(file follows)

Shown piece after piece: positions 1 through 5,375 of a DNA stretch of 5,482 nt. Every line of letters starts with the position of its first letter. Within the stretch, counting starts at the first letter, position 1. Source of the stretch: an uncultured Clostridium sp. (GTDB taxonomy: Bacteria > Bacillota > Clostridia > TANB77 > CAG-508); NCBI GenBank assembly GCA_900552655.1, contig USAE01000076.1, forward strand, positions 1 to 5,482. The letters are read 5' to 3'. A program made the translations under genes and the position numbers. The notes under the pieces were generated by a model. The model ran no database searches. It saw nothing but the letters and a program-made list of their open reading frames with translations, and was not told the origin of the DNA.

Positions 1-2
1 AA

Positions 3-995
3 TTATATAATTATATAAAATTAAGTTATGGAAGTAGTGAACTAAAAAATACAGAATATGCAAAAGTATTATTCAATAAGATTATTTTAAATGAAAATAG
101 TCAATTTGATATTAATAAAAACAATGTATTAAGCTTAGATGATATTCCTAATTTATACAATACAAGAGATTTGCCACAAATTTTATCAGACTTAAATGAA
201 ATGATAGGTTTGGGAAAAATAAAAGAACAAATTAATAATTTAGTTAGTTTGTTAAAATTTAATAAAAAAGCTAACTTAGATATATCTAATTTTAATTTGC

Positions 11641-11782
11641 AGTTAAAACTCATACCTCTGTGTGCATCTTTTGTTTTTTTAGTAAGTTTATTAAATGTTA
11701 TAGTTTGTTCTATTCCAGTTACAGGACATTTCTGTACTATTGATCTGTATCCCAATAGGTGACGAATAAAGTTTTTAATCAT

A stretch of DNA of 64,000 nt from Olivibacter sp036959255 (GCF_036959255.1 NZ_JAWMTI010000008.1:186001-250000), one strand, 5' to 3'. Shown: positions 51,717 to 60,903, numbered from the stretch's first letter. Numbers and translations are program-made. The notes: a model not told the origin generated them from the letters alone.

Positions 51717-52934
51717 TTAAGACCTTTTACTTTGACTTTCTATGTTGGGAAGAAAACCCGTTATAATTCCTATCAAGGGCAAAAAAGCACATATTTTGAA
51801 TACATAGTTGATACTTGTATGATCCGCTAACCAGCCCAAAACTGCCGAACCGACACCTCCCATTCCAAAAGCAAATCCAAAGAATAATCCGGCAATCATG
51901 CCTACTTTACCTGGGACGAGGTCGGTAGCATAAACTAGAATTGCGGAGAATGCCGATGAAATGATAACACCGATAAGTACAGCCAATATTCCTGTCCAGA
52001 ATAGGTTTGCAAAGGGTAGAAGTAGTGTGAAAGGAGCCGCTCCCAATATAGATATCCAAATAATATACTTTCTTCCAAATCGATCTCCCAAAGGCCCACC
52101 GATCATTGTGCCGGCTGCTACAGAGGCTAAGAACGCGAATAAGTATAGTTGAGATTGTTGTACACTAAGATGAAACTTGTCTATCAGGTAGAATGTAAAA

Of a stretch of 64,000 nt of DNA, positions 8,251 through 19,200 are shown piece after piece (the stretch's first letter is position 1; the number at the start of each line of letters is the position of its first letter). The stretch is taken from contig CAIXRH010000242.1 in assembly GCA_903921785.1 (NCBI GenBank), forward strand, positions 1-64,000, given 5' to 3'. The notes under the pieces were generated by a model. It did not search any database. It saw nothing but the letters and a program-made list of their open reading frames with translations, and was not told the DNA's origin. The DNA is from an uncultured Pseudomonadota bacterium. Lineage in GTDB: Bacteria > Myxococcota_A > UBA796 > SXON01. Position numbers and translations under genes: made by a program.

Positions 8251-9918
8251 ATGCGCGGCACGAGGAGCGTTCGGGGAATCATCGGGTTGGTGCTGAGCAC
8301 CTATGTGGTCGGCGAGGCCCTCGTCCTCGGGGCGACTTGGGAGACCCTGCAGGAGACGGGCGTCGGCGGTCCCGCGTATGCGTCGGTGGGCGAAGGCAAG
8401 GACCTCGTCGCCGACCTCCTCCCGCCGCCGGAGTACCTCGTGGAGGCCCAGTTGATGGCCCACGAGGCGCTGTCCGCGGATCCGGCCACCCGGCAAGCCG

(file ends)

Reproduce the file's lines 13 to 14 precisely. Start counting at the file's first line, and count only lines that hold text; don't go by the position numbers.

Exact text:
51717 TTAAGACCTTTTACTTTGACTTTCTATGTTGGGAAGAAAACCCGTTATAATTCCTATCAAGGGCAAAAAAGCACATATTTTGAA
51801 TACATAGTTGATACTTGTATGATCCGCTAACCAGCCCAAAACTGCCGAACCGACACCTCCCATTCCAAAAGCAAATCCAAAGAATAATCCGGCAATCATG